Prevent misinformation targeting non-English speaking communities: Non-English language misinformation has continued to spread beyond the 2020 election. The language gap between content moderators and content has created disparities in enforcement, leaving non-English speaking communities vulnerable to false statements and misinformation. Your companies’ updated policies contain little or no information on specifically addressing non-English misinformation, especially in languages ​​other than Spanish. For example, Meta’s new election disinformation strategy includes commitments to work with fact-checkers in Spanish and to invest in media literacy resources in Spanish, but it does not extend similar commitments to languages. such as Vietnamese, Chinese or Korean.

We recognize that this is a very difficult problem to solve, but your companies need to invest more resources to prevent the spread of non-English speaking misinformation. All users should be able to use your platforms without being overwhelmed by election misinformation, regardless of the languages ​​they speak. Beyond fact-checking and using authoritative sources, non-English content moderation teams must also have the cultural background and skills to accurately and adequately implement and enforce policies. content moderation. Additionally, content moderation policies and processes themselves must be in tune with and reflect the lived realities and experiences of multilingual and multicultural communities. Finally, as we emphasize throughout this letter, these improvements must become standard operating procedure – not just one-off tweaks made just before an election.

More friction to reduce the spread of content containing election disinformation: We know that some of your companies have taken steps to implement similar frictions and features just before and after the 2020 elections. There is little discussion in the updated policies about taking one of these measures for the mid-terms. There is mention in the updated policies of using labeling to combat misinformation, but details on how this would work are scarce. While misleading claims should be labeled appropriately to provide context, a growing body of research shows that information-only labels are largely ineffective in stopping the spread of misinformation. We have discussed more comprehensive plans with your companies to reduce the spread of election misinformation, including implementing front-end and back-end friction in user interfaces, algorithms, and product design to proactively reduce misinformation. disinformation. This may include edits to downgrade or downgrade this content and limit users’ ability to engage with it. For example, viral kill switches can be used to limit the spread of potential misinformation. We would like to see more assertive measures like these implemented as soon as possible.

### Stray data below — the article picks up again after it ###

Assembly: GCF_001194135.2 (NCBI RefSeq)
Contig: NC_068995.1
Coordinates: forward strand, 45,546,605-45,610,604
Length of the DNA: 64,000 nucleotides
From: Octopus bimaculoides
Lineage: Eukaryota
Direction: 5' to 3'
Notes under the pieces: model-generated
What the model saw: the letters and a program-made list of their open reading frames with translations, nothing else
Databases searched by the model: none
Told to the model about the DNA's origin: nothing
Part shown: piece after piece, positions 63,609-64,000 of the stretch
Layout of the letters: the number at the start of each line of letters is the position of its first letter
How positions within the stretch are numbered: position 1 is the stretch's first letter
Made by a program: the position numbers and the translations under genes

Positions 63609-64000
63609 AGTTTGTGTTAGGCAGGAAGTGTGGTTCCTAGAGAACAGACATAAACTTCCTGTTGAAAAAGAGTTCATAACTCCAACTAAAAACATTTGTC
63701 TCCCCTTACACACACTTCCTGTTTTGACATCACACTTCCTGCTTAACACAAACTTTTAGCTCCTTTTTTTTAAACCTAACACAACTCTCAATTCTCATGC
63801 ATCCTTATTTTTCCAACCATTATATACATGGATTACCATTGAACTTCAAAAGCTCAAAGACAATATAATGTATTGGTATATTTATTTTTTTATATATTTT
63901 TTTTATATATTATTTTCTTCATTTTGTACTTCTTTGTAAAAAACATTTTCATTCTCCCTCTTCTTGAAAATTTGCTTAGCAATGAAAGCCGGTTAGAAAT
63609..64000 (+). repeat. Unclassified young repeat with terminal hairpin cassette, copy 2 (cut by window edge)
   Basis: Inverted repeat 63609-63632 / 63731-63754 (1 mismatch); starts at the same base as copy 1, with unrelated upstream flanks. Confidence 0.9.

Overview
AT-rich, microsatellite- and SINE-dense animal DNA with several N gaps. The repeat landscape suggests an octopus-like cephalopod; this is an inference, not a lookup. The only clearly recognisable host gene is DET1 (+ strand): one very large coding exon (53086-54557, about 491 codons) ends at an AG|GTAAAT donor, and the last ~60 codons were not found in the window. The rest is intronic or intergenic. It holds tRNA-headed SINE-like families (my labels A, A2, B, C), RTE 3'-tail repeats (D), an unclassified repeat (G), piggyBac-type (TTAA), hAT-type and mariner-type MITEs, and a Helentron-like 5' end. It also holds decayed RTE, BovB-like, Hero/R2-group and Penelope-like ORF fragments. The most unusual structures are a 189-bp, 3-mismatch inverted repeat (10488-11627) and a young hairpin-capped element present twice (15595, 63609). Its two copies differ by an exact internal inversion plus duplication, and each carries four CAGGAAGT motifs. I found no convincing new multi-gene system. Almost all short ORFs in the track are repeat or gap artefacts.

Spreading misinformation about voting and elections on your platforms undermines our democracy. If you allow election misinformation to spread largely unchecked, your platforms will become known as the dominant threat to a thriving democratic process. But with proper oversight and protections, your platforms can be useful tools in promoting strong democracy. It’s critical that you take immediate action to curb election misinformation ahead of the midterm elections, and we look forward to working with you to ensure your platforms do just that. Please contact Dave Toomey of The Leadership Conference at [email protected] to discuss or respond to the issues we have raised in this letter and your plans to resolve them.


Asian Americans Advance Justice – ACCA
Center for American Progress
Common cause
The Leaders’ Conference on Civil and Human Rights
UnidosUnited States
responsible technician
All votes are local
Center for Democracy and Technology
NAACP Legal Defense and Educational Fund, Inc.
National Coalition on Black Civic Participation and Black Women’s Roundtable
New America Open Technology Institute
American Sikh Legal Defense and Education Fund